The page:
Madeira: more than just a wine.

After the south of France, the next stop on my grand tour of following V on his business trips was Madeira. Madeira is a small island in the middle of the Atlantic, part of Portugal but closer to Africa. It’s famous for its eponymous wine, but it’s really a remarkable place beyond that.

The steep cliffs of Madeira seem to rise out of the ocean – which I suppose is what really happened, since the island was formed from volcanic explosions millennia ago. The island is lush and green. People grow banana plants in their backyards! And bananas show up in the local cuisine in unexpected locations.

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The feats of civil engineering – long tunnels through mountains, cliff-hugging roads, an airport built on stilts above the ocean – required to enable modern society on this remote island are quite impressive. And the natural beauty is just stunning. It’s not easy to get to from America – you’d have to fly to Portugal first and then on to Madeira – but those in Europe should definitely visit, and even if you live in the US you should consider it!

The capital of Madeira is Funchal. Its houses are capped with the characteristic Portuguese red roofs.

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Its steep hills make driving a challenge! I was happy to have my automatic rental car which was just powerful enough to make it up the steepest hills. Each day the downtown fills with visitors from cruise ships. The cobblestone streets feel like old Europe, but with a subtropical climate.

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In the hills above Funchal lies the botanical garden. It offers impressive views of the city and the ocean beyond. Its roughly cobblestoned, steep paths meander through vegetation from all over the world. My favorites, of course, are the colorful tropical species. And I can’t forget the hydrangeas. The manicured gardens are lovely as well.

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I walked along the coast near our hotel and saw the cliffs of Madeira rising straight up from the ocean. There are black sand beaches, natural pools enclosed by lava rocks, and regular old swimming pools but with a beautiful backdrop.

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In the middle of Funchal there is a food market, in one sense a typical traditional European market but with the twists of exotic fruits and dried peppers as well as massive sides of tuna.

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I went for a fantastic hike out to the very eastern end of the island. Looking out over the ocean it truly felt like you were at the end of the world. I was reminded of a line from a postcard from Cuttyhunk Island, off the coast of Massachusetts: “It’s not the end of the world, but you can see it from here.” My guide book apparently was confused about the difference between “miles” and “kilometers” and the purported 8km hike turned out to be 8 miles. It was sunny and rather hot and I did not bring sufficient water for the excursion. The windswept scenery was beautiful, though, and the local salamanders snacking on the remains of hikers’ lunches were amusing.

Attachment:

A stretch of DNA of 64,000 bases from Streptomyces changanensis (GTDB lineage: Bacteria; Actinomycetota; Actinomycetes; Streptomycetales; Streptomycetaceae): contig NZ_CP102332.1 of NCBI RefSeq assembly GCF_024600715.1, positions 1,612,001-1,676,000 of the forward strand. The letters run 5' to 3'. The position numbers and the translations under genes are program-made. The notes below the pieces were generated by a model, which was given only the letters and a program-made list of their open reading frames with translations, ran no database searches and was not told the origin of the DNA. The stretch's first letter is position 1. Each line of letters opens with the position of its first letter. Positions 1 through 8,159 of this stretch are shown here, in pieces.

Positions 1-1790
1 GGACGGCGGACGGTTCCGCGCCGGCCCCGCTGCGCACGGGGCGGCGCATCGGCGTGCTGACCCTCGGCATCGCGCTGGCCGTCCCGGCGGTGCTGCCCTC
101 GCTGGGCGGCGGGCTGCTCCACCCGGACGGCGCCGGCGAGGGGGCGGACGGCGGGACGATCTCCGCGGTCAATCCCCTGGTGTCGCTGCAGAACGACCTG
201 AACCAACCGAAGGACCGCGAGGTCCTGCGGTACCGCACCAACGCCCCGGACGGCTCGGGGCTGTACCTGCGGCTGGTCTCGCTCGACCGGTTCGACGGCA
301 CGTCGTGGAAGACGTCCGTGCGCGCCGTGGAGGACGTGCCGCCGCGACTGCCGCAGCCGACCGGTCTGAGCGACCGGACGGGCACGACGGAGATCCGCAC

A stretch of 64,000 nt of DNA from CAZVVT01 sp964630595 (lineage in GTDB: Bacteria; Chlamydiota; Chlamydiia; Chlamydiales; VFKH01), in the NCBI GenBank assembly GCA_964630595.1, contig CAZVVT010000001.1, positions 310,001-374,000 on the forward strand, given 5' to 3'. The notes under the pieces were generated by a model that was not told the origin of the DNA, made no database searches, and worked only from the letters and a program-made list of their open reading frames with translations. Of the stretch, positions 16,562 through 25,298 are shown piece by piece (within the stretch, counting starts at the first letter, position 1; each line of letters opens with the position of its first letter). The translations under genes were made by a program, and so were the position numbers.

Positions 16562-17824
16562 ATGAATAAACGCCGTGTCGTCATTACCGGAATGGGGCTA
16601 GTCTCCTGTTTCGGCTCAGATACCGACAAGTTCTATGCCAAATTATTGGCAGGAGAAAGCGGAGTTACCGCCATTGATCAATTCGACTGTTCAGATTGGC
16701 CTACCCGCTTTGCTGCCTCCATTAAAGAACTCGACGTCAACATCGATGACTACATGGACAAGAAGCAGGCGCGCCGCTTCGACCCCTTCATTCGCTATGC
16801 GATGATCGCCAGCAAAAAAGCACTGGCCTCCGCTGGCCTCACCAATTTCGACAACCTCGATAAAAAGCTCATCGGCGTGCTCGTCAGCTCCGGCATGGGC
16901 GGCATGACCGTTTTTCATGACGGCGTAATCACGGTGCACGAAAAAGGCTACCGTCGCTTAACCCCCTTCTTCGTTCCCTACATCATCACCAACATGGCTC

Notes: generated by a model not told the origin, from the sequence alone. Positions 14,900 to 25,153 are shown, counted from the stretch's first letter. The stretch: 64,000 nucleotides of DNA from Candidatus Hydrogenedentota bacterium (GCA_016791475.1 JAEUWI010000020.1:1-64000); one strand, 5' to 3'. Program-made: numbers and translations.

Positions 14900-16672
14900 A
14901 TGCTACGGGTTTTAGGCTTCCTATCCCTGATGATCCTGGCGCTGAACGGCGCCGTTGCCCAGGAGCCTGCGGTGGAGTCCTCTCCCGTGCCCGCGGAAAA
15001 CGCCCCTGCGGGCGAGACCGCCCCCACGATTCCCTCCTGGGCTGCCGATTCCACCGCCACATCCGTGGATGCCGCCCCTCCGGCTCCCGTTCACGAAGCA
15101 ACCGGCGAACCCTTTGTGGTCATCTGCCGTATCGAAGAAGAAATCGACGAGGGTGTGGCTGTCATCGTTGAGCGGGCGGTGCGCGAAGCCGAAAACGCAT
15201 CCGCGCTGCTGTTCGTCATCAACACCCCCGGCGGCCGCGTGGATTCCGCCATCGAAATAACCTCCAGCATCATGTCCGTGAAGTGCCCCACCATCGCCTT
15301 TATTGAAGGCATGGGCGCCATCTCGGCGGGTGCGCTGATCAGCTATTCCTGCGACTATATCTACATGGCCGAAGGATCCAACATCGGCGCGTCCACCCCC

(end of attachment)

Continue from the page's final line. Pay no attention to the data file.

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I also drove high into the hills to the town of Santana, known for the quaint traditional house with steep thatched roof and brightly colored paint.

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I then hiked to the highest point on the island, Pico Ruivo, because, duh, obviously I’m going to hike to the highest point on the island.

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Although it was a sunny day in Funchal, the microclimate phenomenon of Madeira meant that the mountaintop was cloaked in fog and mist. So, therefore I had no stunning views from the top but instead a profound sense of accomplishment. Can you take a photograph of a sense of accomplishment?

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(I did have some lovely, ethereal views from about halfway up.)

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At night V and I reconvened for dinner after the day apart. During my mini-vacations someone actually has to do some work to pay for our hotel room. We tried the Madeiran delicacies of limpets, which are similar to mussels and like mussels are delicious in melted butter, and espada, a fish that lives very deep in the ocean and apparently is a source of gastrointestinal distress for yours truly. Unfortunate, as it’s quite tasty.

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I saved up the island highlights for the final day, when V was able to spend several hours sightseeing before our flight back to mainland Europe. A report on that excellent excursion later this week!

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